I understand the desire to go to 16 ft but the apex connectors on the ridge runner only need to be about 13 ft apart. One friend perfers them at 12 ft. So you could shorten that 16 ft by quite a bit - say 14 - 15 ft.

    Be careful about shortening the ridge runner suspension lines. As they get shorter, the stress on the spreader poles get larger. Brandon could have made them any length. There's a reason they come the length they are.
    In order to see what few have seen, you must go where few have gone. And DO what few have done.

  6. #6
    New Member
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    Thanks for the advice. I did not have the keeper lines added in the first picture, but I did add them before attempting to hang.

    I will check on the angle. I have just eyeballed when I hang in trees. I may have to get more precise with the TD Stands. I may be able to shorten the distance. I was following the advice from a specific post about using the TD Stands with the Ridgerunner. I am going to continue to experiment. I think I may be able to slide 1-1/4" conduit over the top rail so I may try that as a reinforcement.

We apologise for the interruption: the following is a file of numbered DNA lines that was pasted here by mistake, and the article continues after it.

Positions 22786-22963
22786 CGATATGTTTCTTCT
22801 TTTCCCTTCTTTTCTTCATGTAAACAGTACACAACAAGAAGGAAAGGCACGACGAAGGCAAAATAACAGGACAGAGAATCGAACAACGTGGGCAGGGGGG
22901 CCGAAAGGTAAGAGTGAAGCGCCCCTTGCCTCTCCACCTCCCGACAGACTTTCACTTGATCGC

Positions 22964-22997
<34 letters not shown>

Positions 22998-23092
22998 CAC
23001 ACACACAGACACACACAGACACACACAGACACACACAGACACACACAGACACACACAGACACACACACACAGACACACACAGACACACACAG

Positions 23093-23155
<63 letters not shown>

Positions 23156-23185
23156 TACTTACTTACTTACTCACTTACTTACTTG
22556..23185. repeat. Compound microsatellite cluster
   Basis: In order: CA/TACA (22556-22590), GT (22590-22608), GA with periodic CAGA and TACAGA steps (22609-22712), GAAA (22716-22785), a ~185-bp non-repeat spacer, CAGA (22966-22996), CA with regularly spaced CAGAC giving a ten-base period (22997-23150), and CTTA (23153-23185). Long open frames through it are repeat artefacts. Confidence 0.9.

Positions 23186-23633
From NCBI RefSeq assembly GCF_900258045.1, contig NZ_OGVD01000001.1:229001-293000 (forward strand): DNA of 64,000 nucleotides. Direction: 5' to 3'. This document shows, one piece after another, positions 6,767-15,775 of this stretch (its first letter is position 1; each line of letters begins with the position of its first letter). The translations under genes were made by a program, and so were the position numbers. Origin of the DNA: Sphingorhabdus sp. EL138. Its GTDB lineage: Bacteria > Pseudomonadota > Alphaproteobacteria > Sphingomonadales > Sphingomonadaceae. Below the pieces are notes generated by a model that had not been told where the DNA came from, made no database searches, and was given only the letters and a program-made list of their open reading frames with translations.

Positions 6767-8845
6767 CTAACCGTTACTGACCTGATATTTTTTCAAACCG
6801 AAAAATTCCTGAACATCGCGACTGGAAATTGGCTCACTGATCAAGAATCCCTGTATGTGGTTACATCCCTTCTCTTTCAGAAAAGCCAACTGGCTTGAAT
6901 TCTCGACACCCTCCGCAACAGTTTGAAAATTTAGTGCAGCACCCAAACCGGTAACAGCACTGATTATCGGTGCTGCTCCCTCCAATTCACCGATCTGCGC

7. #7
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    I think hanging the hammock from eyebolts exacerbates the problem. Every other turtledog variant I've seen has the hammock connected to the ridgepole primarily with cordage, putting the inward shear forces "inside" or just outside the body of the ridgepole.

    When you use hard connection points like this that are away from the body of the ridgepole, I think you introduce a torque-like situation where each inward shear force is attempting to "rotate" its end of the ridgepole around the ridgepole's [lengthwise] center.

  8. #8
    Senior Member jeff-oh's Avatar
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    Yep, you will bend the top bar every time with this set up. You are basically taking a thin wall pole 16 feet long unsupported pole and hanging off the end. The referenced link shows the hammock hanging from the tripod and the pole is placed in compression only. The way you are loading up the pole is putting all kinds of bending moment into it.

    I am not surprised it buckled. The eye-bolts are your problem. They are multiplying the load and driving the bending moment. Particularly when you hang from one side and attach the tripod to the other.